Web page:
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[deleted] t1_j4swaiu wrote


zebediah49 t1_j4t72hl wrote

Minimally faster. Without the air resistance it'll sit a bit closer to ideal resonance -- but even in air it's extremely close. The mechanical properties of the fork are what dictate the frequency, and those remain unchanged.


aspheric_cow t1_j4tpg0p wrote

A tuning fork would not vibrate measuralby faster in vacuum. If air resistance changed its vibration frequency (pitch) by a measurable amount, it would also vibrate slower when its vibration amplitude is less - i.e. its pitch would go down as the vibration decays.


Mord42 t1_j4u2r5i wrote

> A tuning fork would not vibrate measuralby faster in vacuum.

I'm being incredibly pedantic rn but since a vacuum slightly decreases the damping, the damped frequency would be ever so slightly higher than if the air was there.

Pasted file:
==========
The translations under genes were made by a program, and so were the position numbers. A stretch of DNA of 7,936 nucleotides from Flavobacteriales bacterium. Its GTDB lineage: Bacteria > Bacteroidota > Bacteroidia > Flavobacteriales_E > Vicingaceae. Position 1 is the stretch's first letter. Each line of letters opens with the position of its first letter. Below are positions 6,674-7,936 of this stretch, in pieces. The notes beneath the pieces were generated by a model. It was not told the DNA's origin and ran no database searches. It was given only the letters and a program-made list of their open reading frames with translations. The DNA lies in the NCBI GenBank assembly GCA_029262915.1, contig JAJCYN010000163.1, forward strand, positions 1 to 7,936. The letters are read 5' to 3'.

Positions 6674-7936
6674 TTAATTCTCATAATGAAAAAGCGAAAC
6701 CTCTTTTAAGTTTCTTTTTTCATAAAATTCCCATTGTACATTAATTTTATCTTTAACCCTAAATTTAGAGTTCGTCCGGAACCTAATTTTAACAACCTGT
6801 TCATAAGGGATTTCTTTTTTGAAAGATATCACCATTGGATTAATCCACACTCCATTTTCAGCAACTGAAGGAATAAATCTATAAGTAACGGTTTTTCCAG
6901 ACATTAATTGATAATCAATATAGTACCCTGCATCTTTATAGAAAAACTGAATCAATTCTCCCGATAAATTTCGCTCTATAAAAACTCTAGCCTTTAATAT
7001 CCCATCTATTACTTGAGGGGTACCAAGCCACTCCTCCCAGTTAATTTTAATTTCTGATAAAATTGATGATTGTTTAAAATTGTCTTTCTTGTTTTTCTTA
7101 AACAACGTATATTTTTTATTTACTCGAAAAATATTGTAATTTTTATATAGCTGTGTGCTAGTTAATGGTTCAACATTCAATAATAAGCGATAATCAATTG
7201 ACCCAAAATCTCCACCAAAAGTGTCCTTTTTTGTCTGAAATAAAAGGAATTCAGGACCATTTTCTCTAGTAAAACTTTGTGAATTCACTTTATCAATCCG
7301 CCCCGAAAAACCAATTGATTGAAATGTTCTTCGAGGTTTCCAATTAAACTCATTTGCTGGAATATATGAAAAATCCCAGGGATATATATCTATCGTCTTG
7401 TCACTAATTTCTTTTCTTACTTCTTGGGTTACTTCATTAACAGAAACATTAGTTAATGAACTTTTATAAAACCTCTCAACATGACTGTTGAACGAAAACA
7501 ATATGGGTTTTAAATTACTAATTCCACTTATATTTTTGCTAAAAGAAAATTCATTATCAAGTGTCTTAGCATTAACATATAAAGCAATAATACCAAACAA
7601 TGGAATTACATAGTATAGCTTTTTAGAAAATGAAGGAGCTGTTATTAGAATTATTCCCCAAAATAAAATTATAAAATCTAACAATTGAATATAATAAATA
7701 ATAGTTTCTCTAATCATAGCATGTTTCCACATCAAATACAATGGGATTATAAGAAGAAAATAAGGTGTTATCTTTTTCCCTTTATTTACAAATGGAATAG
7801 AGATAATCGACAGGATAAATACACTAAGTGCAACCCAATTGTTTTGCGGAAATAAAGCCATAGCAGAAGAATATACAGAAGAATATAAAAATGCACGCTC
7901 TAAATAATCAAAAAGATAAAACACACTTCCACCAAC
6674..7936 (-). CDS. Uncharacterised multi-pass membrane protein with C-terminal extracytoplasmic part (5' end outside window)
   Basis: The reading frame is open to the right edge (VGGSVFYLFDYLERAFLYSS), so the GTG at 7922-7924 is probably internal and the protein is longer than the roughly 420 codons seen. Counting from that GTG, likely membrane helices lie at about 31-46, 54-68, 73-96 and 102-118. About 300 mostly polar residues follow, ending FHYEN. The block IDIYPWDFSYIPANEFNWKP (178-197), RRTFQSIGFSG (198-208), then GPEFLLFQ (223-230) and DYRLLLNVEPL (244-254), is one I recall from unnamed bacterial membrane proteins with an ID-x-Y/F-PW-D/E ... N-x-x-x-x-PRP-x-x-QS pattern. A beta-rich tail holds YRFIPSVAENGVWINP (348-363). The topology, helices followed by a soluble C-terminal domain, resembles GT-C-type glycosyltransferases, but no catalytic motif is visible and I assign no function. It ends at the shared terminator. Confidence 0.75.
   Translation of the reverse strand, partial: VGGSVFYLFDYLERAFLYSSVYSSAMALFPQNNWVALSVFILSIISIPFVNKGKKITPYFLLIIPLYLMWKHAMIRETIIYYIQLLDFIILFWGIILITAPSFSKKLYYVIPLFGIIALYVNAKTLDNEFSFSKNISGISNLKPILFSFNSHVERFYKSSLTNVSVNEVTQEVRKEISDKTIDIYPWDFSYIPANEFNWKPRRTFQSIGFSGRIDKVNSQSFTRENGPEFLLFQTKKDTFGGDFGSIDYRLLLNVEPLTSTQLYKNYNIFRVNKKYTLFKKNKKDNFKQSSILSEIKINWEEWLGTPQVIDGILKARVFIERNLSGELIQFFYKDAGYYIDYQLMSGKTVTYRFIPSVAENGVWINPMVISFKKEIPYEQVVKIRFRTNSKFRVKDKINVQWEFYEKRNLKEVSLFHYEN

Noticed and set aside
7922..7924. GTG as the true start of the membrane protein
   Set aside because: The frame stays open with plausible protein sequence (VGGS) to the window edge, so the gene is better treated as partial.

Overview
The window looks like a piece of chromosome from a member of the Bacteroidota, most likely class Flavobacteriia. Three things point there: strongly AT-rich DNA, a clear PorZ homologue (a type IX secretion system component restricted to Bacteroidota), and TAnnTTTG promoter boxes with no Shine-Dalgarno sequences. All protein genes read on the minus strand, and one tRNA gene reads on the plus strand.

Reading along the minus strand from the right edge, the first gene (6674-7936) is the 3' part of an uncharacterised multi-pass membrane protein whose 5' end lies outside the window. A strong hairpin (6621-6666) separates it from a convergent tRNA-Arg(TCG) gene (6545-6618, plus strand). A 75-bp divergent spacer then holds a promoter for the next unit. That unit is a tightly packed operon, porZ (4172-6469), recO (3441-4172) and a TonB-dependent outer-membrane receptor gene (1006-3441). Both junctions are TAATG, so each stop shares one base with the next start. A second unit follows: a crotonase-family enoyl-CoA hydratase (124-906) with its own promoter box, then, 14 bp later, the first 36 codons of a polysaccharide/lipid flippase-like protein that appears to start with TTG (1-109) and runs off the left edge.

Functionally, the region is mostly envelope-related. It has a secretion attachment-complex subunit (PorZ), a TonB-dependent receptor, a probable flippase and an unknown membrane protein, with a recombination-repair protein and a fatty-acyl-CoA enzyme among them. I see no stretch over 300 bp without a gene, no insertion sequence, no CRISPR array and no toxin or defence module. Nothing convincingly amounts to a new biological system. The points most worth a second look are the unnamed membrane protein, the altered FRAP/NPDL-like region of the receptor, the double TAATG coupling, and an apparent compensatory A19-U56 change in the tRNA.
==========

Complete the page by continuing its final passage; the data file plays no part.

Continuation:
Force3vo t1_j4u9qtb wrote

Which is why they said measurably faster.

It would be faster but not in a way that's really meaningful.


Force3vo t1_j4u9tl7 wrote

What's up with people with zero knowledge about things talking like they are specialists lately?


Saidear t1_j4sww6h wrote

That would imply continuously increasing energy in the fork. While the initial vibration might be faster, and it will fall off slower.. the energy will be decreasing and thus, any material fatigue minimum


Mord42 t1_j4u2u2x wrote

Even if you increase the energy the vibration frequency would not change. The frequency is not related to amplitude